Egypt opened three tombs in the ancient city of Luxor to the public for the first time on Thursday, hoping to spur interest in tourism despite the shadow of last weekend's airline crash in the Sinai Peninsula.

"It is very sad what happened, but we have to wait for the result of the investigation," Antiquities Minister Mamdouh Eldamaty said, before descending into one of the newly opened tombs. "It was not a terror act, it was an accident."

The most significant tomb opened Thursday was that of Huy, Viceroy of Kush under the famed King Tutankhamun. Inside the tomb, wall paintings depict a great festival with southerners from Nubia paying tribute, confirming Egypt's domination.

"The tomb also shows Huy receiving the seal of his office, and other unparalleled details regarding the administration of Egypt's most important foreign holdings," said John Darnell of Yale University. "In many ways the tomb of Huy gives us one of the most detailed and colorful glimpses into the interactions of Egyptians and Nubians during the high noon of imperial Egypt."

Eldamaty said the newly opened tombs, in the Qurnat Marey area of Luxor, are among the most important ones made for nobles of the New Kingdom period, which ended over 3,000 years ago. The opening, planned before the airline disaster, is part of government plans to highlight new archaeological sites to encourage tourism.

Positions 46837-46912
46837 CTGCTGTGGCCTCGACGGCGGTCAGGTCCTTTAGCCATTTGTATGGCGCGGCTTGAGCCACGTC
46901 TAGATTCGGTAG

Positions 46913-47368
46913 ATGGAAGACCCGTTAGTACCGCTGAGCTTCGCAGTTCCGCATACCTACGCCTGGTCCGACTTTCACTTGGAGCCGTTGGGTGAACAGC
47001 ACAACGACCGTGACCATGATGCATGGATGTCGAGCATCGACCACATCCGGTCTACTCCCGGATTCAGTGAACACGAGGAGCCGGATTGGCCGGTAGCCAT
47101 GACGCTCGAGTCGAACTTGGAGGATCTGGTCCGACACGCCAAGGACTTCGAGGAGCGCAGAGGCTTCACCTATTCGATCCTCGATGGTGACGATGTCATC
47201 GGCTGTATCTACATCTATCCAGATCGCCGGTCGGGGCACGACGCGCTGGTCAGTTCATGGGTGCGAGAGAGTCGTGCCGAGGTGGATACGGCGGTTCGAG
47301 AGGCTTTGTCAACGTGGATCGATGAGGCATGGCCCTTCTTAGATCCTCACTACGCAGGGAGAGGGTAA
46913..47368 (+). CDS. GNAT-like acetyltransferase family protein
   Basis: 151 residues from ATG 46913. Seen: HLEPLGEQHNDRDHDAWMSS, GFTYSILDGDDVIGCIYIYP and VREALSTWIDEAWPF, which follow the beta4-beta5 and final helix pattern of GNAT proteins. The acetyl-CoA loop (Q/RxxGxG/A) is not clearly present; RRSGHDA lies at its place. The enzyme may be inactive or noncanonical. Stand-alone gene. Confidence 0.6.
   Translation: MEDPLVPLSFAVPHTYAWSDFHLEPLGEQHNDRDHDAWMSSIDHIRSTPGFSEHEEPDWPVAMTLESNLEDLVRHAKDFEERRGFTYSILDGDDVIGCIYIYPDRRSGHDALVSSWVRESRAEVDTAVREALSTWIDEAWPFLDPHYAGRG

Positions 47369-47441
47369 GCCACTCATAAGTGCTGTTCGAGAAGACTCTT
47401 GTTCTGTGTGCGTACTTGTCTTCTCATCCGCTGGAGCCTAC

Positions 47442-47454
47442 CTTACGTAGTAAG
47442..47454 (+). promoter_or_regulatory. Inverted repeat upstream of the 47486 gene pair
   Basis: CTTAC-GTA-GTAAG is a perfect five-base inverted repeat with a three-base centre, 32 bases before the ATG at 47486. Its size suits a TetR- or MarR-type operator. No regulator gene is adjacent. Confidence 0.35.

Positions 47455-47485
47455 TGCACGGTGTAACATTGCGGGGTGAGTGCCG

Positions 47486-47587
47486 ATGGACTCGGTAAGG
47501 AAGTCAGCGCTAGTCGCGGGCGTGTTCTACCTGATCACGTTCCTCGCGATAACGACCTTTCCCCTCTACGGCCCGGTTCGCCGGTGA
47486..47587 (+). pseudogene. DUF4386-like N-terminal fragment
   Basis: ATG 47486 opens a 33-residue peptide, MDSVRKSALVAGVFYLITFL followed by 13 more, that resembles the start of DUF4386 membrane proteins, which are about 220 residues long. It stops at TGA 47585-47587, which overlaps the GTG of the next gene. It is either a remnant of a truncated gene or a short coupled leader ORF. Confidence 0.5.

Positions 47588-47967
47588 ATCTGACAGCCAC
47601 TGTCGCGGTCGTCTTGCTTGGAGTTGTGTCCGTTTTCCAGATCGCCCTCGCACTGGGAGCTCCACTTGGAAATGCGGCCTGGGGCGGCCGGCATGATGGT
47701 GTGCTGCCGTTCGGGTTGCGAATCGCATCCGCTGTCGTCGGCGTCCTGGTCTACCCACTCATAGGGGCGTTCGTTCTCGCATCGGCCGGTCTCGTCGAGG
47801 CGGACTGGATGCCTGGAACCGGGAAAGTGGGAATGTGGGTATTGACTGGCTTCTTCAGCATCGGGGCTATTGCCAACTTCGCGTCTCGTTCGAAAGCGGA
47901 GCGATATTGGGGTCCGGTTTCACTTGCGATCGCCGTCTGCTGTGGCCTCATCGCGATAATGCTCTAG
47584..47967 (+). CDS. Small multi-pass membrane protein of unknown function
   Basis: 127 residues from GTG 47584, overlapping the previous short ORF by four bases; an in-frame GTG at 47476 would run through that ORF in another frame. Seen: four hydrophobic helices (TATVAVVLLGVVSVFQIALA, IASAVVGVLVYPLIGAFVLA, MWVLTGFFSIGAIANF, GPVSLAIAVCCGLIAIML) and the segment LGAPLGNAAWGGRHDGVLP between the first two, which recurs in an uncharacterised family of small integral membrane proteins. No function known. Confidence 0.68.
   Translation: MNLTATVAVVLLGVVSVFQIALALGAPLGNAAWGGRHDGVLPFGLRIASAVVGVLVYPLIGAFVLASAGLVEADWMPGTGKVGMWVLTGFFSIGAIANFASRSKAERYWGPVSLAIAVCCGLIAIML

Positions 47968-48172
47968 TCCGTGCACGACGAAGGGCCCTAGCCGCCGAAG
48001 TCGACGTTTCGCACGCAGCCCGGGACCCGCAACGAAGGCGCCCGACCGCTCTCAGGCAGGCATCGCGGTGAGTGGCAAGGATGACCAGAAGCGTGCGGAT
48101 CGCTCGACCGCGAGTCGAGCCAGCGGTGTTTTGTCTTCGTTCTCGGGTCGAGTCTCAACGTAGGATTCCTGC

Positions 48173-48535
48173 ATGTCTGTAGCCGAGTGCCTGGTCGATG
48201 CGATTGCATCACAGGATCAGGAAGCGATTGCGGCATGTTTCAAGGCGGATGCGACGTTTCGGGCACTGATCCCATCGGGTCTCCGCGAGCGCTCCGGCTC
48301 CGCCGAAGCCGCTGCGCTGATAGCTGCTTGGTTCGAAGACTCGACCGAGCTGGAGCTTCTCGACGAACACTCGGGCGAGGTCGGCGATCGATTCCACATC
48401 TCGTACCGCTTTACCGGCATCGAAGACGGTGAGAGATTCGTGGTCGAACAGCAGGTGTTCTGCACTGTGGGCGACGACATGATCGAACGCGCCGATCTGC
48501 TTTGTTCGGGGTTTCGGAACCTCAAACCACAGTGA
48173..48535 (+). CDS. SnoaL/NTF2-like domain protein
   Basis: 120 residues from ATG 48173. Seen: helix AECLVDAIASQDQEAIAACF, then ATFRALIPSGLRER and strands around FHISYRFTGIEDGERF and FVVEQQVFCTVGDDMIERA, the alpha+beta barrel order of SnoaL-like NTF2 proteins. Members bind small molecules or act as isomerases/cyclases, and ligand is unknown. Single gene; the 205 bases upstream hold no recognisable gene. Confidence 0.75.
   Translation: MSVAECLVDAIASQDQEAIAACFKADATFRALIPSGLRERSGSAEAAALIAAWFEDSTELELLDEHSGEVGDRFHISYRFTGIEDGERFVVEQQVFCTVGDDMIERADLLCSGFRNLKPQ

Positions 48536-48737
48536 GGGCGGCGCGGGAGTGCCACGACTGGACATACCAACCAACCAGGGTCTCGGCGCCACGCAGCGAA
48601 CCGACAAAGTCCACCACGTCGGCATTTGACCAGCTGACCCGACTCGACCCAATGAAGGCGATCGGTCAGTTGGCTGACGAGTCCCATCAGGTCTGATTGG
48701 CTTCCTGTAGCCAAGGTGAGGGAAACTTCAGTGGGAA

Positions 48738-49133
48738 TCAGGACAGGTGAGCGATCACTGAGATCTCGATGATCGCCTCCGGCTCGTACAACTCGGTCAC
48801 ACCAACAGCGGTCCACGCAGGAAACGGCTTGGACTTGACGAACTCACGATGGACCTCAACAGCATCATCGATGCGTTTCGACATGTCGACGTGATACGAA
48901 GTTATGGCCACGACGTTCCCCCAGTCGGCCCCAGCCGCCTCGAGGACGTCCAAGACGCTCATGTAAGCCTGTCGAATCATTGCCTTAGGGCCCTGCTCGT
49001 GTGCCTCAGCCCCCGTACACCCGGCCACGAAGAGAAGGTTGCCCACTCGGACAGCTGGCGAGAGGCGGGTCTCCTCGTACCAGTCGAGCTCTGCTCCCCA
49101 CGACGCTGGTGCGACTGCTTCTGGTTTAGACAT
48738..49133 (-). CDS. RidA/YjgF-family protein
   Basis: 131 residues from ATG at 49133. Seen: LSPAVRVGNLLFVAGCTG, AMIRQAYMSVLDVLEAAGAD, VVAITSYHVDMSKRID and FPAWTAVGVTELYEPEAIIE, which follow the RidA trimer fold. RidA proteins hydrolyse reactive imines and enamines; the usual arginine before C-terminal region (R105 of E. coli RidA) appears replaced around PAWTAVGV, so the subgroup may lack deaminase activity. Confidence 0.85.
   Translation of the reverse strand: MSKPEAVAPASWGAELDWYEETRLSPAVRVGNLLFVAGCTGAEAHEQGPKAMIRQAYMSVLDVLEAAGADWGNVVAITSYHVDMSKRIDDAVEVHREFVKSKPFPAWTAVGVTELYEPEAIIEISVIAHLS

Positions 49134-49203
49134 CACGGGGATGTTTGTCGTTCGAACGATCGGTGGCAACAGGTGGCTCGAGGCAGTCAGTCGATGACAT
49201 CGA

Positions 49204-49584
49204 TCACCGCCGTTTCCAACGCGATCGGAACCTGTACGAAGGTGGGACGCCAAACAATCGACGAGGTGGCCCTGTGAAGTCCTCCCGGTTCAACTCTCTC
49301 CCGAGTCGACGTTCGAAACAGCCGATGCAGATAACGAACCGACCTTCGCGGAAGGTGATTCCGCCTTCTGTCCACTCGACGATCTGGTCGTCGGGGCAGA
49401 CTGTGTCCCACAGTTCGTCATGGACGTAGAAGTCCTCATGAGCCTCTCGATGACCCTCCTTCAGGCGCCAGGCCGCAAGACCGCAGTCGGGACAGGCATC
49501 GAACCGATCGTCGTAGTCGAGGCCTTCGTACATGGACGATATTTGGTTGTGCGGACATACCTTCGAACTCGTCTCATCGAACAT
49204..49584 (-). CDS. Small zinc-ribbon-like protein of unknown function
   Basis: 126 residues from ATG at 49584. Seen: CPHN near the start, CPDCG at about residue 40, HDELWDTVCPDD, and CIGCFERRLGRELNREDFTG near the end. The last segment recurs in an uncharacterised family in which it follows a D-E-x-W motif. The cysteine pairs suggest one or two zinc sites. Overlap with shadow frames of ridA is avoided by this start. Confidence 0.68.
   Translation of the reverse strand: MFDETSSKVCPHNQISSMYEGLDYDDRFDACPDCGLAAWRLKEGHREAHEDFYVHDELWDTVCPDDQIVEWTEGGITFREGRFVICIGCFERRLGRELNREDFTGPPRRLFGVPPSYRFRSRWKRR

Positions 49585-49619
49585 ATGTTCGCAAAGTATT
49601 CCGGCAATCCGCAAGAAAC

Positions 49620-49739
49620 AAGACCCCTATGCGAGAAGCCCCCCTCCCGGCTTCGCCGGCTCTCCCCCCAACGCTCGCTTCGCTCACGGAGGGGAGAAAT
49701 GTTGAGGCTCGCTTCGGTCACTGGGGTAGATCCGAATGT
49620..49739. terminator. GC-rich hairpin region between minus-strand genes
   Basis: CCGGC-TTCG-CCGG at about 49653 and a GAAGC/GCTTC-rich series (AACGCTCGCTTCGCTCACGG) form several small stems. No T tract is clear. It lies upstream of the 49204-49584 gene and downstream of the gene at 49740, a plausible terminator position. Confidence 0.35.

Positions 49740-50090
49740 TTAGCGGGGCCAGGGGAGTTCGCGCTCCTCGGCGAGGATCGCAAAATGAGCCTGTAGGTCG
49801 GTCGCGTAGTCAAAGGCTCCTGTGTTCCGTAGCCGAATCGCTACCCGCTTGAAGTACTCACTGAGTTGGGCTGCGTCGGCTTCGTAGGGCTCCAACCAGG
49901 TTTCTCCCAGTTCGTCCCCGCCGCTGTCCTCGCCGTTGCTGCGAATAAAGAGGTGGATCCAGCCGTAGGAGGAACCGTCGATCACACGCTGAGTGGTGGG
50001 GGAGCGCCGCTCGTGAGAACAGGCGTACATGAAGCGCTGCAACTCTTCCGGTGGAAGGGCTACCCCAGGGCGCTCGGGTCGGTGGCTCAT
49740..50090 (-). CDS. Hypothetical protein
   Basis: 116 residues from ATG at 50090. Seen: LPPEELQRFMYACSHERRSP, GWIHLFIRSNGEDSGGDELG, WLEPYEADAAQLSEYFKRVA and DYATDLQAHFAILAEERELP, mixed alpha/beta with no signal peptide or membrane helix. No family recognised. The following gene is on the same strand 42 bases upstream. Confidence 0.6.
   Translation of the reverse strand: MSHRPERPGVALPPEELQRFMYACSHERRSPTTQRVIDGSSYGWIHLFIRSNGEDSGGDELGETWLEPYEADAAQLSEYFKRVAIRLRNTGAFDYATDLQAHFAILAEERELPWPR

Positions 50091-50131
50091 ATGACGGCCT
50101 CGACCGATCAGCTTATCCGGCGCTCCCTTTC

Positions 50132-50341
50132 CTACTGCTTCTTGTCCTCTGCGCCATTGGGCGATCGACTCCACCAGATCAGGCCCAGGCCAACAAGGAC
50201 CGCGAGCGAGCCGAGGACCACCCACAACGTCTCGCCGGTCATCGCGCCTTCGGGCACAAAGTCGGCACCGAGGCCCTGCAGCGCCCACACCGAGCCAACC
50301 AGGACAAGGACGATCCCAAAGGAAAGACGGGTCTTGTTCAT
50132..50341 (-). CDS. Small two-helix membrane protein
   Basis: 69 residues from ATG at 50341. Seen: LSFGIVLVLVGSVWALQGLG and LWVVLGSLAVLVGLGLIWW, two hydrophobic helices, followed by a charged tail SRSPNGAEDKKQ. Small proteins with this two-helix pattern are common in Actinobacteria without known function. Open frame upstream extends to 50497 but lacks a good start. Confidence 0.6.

Most of the tombs in Luxor are secured against unauthorized entry, but the ministry keeps several open at any given time, rotating access regularly to give them a rest from humidity and visitors.

The two other tombs opened Thursday are known as Tomb TT 277 of Amunemonet, a priest in the funerary temple of Amenhotep III, and Tomb TT 278 of Amunemhab, who was the keeper of the cattle belonging to the temple of the god Amun Re.

The cause of Saturday's crash of a Metrojet flight packed with Russian vacationers returning home from the Red Sea resort of Sharm el-Sheikh is under investigation, but the Islamic State extremist group has claimed responsibility and British Prime Minister David Cameron said it was "more likely than not" that a bomb brought down the flight. All 224 on board were killed.

Cameron has grounded all British flights to and from Sinai, stranding thousands of tourists, citing "intelligence and information." Germany's Lufthansa Group said later Thursday it was also suspending all flights to and from Sharm el-Sheikh.

Officials from Russia and Egypt are dismissing the bomb theory as premature speculation. Many Egyptians in tourism-dependent areas are repeating the line with a sometimes desperate hopefulness.

Tourism, a key foreign currency earner for Egypt's economy, is making a gradual recovery after years of political upheaval, but the future would be grim if it's proven that an Islamic State bomb indeed brought down the Russian passenger plane. The army is already fighting in a northern corner of Sinai Islamic militants who in recent months claimed allegiance to the Islamic State group, but such a revelation would undermine its claims that it has the insurgency under control and that Egypt is safe for tourists.